Nurses impact more than the health of their patients. According to the Bureau of Labor Statistics, the employment of registered nurses in America is set to grow faster than the average for all occupations over the coming years, with projections of 19 percent growth in the decade from 2012 to 2022.
These increases are going to be caused not only by the aging population and the fact that people live much longer, but also because of a growing issue with chronic conditions (think diabetes and obesity, for example), plus a rising government emphasis on preventative care.
Until now, the importance of nurses in health care, especially the impact they have on their patients’ mental health, is something that has usually been undervalued, in both the health care industry and in society in general. However, with growing numbers of patients to treat, these workers are set to become more vital to the country’s health and well-being than ever.
Registered nurses are responsible for a whole raft of duties in their everyday working life, not just coordinating and implementing patient care, but also providing support and advice to patients and their loved ones, and educating people about health conditions, treatments, and causes.
Whether they work in hospitals, nursing homes, military facilities, schools, doctors’ offices, or prisons, nurses have a huge impact not just on the physical health of patients, but also their mental outlook and well-being. From learning about and evaluating population health management techniques and data, to simply being a shoulder to cry on, nurses are the backbone of any health care facility. Read on for some of the top ways that these busy workers are making a difference in patient care.
Playing an Important Role in Psychosocial Care
Psychosocial care is part of an all-round, holistic treatment regime for patients, and involves the culturally-sensitive provision of care that helps people with their psychological, social, and spiritual needs.
Although supporting the mental well-being of patients is a critical part of nursing care, it also can regularly be overlooked. While nurses learn the physical and technical side of care at university, communicating and supporting patients is something that generally has to be learned on the job.
Patients dealing with sickness and injury need both emotional and informational support from care givers. This generally comes from nurses, and has been shown to radically reduce patient distress, as well as even physical symptoms. Indeed, helping patients to have a more positive mindset can do wonders for their health.
According to a report that appeared in the Canadian Medical Association Journal, researchers who completed studies spanning three decades looked at the attitudes of patients towards their health. They found that positive thinking really can make people healthier, with patients who demonstrated optimistic attitudes about their upcoming surgeries or other health procedures doing much better than those who didn’t.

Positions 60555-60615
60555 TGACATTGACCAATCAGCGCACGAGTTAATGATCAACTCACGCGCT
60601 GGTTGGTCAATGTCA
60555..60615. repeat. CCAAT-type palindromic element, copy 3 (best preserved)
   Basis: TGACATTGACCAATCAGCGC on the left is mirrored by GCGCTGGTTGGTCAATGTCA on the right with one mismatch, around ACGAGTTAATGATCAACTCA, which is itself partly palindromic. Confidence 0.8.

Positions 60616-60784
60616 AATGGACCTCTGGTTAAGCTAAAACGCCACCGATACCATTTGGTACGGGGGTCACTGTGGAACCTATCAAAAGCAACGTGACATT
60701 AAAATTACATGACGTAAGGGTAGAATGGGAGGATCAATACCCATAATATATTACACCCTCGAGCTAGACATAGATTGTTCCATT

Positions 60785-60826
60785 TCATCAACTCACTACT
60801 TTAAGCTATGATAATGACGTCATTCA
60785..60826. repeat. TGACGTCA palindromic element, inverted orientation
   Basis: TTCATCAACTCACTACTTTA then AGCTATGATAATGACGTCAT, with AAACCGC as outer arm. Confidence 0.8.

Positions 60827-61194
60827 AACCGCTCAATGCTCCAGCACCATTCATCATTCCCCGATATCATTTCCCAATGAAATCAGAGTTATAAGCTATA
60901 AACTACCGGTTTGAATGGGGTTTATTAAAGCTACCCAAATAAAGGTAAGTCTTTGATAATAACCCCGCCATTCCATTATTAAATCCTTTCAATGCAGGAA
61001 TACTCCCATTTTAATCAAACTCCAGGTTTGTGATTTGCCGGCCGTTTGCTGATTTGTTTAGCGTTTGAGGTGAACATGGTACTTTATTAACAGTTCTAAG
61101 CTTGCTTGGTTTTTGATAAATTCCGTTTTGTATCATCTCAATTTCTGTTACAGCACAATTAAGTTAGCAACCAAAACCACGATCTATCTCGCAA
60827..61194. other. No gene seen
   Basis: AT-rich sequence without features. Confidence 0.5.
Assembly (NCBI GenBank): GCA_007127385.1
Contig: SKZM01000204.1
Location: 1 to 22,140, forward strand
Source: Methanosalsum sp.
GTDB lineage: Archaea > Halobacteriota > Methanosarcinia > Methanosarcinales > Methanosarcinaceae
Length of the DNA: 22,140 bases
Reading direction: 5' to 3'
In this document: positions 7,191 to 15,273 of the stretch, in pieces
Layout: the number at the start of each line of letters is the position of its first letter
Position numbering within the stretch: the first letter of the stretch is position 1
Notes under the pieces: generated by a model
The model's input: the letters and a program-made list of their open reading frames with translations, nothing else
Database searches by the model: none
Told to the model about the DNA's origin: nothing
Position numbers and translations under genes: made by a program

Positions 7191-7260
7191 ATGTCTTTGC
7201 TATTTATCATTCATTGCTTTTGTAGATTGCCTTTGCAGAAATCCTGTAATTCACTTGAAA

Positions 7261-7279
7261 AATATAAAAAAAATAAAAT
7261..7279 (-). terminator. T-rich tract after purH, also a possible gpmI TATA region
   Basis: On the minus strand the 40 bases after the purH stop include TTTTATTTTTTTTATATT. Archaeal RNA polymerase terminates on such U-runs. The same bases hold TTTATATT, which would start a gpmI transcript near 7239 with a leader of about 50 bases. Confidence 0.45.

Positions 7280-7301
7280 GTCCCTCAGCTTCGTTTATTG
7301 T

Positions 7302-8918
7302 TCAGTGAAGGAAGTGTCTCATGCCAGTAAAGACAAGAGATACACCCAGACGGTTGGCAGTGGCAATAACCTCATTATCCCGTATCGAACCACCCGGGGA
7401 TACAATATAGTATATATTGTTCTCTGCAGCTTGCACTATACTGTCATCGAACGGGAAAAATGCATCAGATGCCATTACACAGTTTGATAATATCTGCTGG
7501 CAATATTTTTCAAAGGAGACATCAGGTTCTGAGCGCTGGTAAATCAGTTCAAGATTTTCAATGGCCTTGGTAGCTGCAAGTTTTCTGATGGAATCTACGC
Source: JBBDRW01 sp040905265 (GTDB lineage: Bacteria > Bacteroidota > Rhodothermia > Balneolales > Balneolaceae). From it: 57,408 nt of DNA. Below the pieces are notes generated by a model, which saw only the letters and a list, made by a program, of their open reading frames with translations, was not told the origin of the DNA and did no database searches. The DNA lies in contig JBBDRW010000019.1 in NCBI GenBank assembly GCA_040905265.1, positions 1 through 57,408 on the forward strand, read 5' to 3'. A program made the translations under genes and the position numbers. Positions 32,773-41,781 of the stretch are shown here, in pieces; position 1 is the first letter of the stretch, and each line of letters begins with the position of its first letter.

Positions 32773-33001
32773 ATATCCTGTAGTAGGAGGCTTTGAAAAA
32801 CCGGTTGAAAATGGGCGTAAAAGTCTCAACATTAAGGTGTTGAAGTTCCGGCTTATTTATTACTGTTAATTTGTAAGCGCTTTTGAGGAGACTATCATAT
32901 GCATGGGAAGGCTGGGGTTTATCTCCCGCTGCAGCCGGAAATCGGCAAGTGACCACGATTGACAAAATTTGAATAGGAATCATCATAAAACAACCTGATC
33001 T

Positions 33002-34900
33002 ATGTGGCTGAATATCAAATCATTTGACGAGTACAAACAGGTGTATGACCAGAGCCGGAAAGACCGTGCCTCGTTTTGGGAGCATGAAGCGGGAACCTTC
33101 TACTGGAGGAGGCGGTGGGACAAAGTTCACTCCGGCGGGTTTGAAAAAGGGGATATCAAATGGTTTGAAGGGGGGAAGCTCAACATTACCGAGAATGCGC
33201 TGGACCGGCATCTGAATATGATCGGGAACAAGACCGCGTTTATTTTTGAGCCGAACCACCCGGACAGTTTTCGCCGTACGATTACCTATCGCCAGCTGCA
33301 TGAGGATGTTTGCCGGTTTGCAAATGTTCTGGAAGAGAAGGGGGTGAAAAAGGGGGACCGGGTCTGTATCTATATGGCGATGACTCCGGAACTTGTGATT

Nurses can provide critical support to help patients develop and maintain this positive outlook. To start with, nursing staff should communicate well, and frequently, with their patients; as well as listen to those in care when they need to vent or generally talk about their fears, apprehensions, and other emotions. By creating an ongoing dialogue with patients, nurses can get a helpful idea of how patients are feeling mentally and emotionally; what is important to them; how their relationships with family members and friends might positively or negatively impact them; and how they see themselves.
Through treating each patient as an individual, nurses can help people to feel more “human” in a difficult hospital or other treatment center environment. Providing psychosocial care also helps patients to feel a little more in control of their life, something that often gets taken away during illness.
Nurses who develop good relationships with their patients are also more likely to be able to provide advice, treatment plans, and other health information that is actually listened to, and more likely to be followed when patients return home. All in all, a respectful relationship can have important, long-term, positive benefits for those suffering from injuries or illness.
Utilizing Population Health Management
In busy venues such as hospitals and nursing homes where there are often staff shortages, care givers can struggle to have the time to properly keep track of the mental status of all of their patients. However, by utilizing new population health management techniques, nurses can develop policies and processes that make it easier and more time efficient to evaluate patient conditions regularly.
Population health management is the aggregation of patient data from diverse areas such as labs, medical claims, doctor’s bills, pharmacies, electronic health records, ambulance providers, inpatient centers, and hospitals.
By combining information into one spot, and studying groups of patients (e.g. those of particular ages, or with certain illnesses) nursing managers can analyze and track records. The information they glean from this can then be used to provide better patient care, as well as improve efficiency.